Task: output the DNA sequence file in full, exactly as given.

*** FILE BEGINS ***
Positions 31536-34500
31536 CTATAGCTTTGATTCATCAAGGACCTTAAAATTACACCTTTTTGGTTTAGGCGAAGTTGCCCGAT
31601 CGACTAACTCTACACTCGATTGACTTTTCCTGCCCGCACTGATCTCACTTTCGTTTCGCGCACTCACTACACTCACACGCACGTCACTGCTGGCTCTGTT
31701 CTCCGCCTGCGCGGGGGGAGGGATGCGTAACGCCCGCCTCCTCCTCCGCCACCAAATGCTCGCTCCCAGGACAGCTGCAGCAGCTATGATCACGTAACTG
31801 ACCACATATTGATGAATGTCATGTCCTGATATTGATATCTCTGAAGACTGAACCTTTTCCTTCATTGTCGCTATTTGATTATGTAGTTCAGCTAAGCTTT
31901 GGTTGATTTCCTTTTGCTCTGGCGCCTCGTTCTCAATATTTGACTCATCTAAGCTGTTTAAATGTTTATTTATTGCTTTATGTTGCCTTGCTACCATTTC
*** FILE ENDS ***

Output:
Positions 31536-34500
31536 CTATAGCTTTGATTCATCAAGGACCTTAAAATTACACCTTTTTGGTTTAGGCGAAGTTGCCCGAT
31601 CGACTAACTCTACACTCGATTGACTTTTCCTGCCCGCACTGATCTCACTTTCGTTTCGCGCACTCACTACACTCACACGCACGTCACTGCTGGCTCTGTT
31701 CTCCGCCTGCGCGGGGGGAGGGATGCGTAACGCCCGCCTCCTCCTCCGCCACCAAATGCTCGCTCCCAGGACAGCTGCAGCAGCTATGATCACGTAACTG
31801 ACCACATATTGATGAATGTCATGTCCTGATATTGATATCTCTGAAGACTGAACCTTTTCCTTCATTGTCGCTATTTGATTATGTAGTTCAGCTAAGCTTT
31901 GGTTGATTTCCTTTTGCTCTGGCGCCTCGTTCTCAATATTTGACTCATCTAAGCTGTTTAAATGTTTATTTATTGCTTTATGTTGCCTTGCTACCATTTC